More than 200 sustainable mindsets at the SDG Exchange Day

Sustainable Transformation


On January 9, 2018, more than 200 full-time master’s (FTM) students attended the SDG Exchange Day at Antwerp Management School.

How to create a sustainable mindset 

With the SDG Exchange day, AMS aimed to create sustainable mindsets among the FTM students. Dirk Jacxsens, CEO of Libeert, kickstarted the day by inspiring the students, explaining how he incorporates sustainable transformation in the family-owned company Libeert. By focusing on strategic pillars such as a winning portfolio, operational excellence and well-targeted growth, as well as strategic enablers such as relevant innovation, trustworthy partners and strict financial discipline, he explained the importance of defining the ‘why-how-what’ question. The keynote kindly treated all attendees to Some Damn Good (SDG) chocolates!


SDG Student Ambassadors

Following the keynote session, SDG Student Ambassadors got the opportunity to pitch their projects. Around 20 student groups voluntarily organize SDG projects such as an SDG Quiz, a city run, plastic-free beach, crowdfunding campaign for the Ocean Clean Up, compost natural fertiliser for plants, a closet sale, the Antwerp meets Sustainability blog, and many more.  

Sustainable inspiration workshops

After a short break, the students were divided into 7 groups to learn more about sustainability approaches within companies and how they are dealing with challenges linked with the SDGs. Aron Wils, Corporate Affairs Officer at Samsung Electronics, challenged the participants with the question How can Samsung convince consumers to hand in their phone? Belgian households have more than 3 million non-used phones lying in the cupboard. How can Samsung play a role in dealing with this? How can Samsung create a sustainable circular business model for mobile devices without losing insights and brand trust? Students came up with great ideas on how to reuse, refurbish, and recycle through trading, leasing, or working with a loyalty system.


During the workshop of BASF Antwerp, Lut Vande Velde, Head Corporate Communications and Governmental Affairs, challenged the students to come up with innovative ideas on how to transfer the ‘sustainability’ message to all employees in the company. The students presented a lot of ideas to create awareness, through a contest, pop-up videos, lunch box messages, etc.

After presenting the facts and figures of Randstad Belgium, Philippe Stulens, Marketing Director, challenged the students with some questions. This way, he hopes in future students will ask themselves: What’s the purpose of my company and how does it impact the employees’ wellbeing? Do we invest enough (money, time, genuine interest…) in connecting people with purpose, strategy, decisions…? Is HR management driving sustainability? And do I walk the talk?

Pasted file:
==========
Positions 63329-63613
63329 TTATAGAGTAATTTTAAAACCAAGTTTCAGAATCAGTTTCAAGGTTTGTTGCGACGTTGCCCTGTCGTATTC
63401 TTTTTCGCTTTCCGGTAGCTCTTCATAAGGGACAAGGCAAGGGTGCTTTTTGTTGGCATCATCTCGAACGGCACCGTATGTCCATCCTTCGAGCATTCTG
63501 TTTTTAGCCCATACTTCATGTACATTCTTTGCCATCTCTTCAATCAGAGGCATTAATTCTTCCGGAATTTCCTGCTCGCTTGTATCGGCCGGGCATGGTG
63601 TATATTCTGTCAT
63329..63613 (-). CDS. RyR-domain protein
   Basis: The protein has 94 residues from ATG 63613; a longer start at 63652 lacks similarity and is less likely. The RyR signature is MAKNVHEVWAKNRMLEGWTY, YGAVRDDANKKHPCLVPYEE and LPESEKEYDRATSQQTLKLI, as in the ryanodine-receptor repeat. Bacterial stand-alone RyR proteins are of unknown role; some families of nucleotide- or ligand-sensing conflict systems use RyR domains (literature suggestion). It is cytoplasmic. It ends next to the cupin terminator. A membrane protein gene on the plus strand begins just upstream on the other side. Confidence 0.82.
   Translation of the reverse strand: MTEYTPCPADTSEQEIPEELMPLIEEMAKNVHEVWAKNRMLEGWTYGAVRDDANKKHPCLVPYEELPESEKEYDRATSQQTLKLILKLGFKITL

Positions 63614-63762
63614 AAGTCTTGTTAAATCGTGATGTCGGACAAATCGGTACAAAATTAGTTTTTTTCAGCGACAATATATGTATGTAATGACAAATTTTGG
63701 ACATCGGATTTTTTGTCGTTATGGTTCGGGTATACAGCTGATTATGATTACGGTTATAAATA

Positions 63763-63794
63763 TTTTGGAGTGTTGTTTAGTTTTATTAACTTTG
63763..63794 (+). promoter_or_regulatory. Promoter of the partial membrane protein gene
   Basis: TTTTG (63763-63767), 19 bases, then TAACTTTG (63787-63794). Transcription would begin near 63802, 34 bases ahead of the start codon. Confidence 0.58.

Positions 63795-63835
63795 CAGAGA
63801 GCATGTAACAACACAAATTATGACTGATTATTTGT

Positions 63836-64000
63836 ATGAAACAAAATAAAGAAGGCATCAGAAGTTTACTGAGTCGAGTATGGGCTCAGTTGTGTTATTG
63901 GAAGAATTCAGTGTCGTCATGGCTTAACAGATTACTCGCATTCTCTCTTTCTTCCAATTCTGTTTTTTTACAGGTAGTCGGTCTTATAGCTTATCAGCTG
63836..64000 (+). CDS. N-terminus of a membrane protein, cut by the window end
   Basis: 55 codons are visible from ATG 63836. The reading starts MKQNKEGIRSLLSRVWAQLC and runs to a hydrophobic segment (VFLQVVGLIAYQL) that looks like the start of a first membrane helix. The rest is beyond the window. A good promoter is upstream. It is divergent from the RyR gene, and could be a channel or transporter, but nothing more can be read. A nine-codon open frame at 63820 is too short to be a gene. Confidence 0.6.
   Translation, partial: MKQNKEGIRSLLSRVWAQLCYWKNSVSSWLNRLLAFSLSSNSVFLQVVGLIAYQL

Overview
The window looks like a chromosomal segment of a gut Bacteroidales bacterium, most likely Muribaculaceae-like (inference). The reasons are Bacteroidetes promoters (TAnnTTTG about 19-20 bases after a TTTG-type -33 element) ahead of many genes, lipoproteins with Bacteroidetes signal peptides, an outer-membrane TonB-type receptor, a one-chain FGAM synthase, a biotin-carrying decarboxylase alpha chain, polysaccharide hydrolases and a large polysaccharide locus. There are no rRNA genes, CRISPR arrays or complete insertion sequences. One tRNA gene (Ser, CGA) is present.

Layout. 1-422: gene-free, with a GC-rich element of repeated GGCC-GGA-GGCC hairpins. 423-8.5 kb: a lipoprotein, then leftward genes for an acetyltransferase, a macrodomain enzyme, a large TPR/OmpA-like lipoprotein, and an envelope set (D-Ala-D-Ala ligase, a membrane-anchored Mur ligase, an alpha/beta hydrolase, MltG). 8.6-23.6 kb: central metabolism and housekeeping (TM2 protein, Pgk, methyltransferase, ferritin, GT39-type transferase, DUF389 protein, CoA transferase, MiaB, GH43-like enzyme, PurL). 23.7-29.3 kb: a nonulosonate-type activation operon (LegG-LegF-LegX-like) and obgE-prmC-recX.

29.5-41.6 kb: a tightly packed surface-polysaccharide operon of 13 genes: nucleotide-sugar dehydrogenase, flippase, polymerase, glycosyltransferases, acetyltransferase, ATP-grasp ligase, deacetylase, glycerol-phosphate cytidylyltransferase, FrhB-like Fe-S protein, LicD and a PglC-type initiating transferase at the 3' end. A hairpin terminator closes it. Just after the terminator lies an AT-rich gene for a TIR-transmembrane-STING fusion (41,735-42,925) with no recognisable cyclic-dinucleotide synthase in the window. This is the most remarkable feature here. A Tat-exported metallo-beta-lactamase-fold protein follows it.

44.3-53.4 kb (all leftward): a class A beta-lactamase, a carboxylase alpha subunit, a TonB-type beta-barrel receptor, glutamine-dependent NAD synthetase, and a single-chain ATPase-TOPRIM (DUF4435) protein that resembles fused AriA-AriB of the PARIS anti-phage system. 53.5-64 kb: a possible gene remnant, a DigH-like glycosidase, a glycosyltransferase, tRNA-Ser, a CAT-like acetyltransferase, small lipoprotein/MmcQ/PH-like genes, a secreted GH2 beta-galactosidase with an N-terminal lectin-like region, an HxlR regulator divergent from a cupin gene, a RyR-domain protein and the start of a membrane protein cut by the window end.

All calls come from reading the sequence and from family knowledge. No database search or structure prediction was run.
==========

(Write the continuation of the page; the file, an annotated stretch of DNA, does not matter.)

For Johnson & Johnson Benelux, Peggy Van Casteren, Community Impact Manager, and Bert Verstappen, Senior Expert Environment & Sustainability, asked the students what they think a healthcare company’s responsibility is related to the SDGs. What does progress look like? And what is the best way to communicate on this progress? Students elaborated on these questions in several groups and presented their thoughts for the group.


Rowena Arzt, Director Exhibition at WZF (Wirtschaftsgemeinschaft Zoologischer Fachbetriebe) presented the current status of the pet supplies industry with regard to sustainability, and what sustainability means for the actors within the pet supplies industry. Students worked in groups on the question: what are the best ways for stakeholders to contribute to sustainable development?

During the workshop of AXA Belgium, Dina Iosifidis, Corporate Responsibility and Affairs Manager, challenged the students to bring the Corporate Responsibility approach in line with the SDGs. The students elaborated on the opportunities for an insurance company to align with the SDGs.

12 years to go to reach the Global Goals

With just 12 years to go to fulfil the ambitious 17 Sustainable Development Goals, AMS students learned about the trends, challenges and opportunities these Global Goals bring. To end the SDG Exchange Day, Liliana Lizarazo Rodríguez from Antwerp University presented the Human Rights Business Toolbox. This toolbox aims to provide an accessible and user-friendly set of tools to guide organizations and their stakeholders in their human rights duties in the context of their activities.


Although human rights are never explicitly mentioned in the SDGs, the emphasis on equality and the commitment to “leave no one behind” mirrors key human rights principles. Through the tool, you can test your knowledge. The consolidated result will give an idea of the organization’s current level of knowledge about implementing human rights compliance mechanisms.

AMS continues the Sustainable Transformation Journey!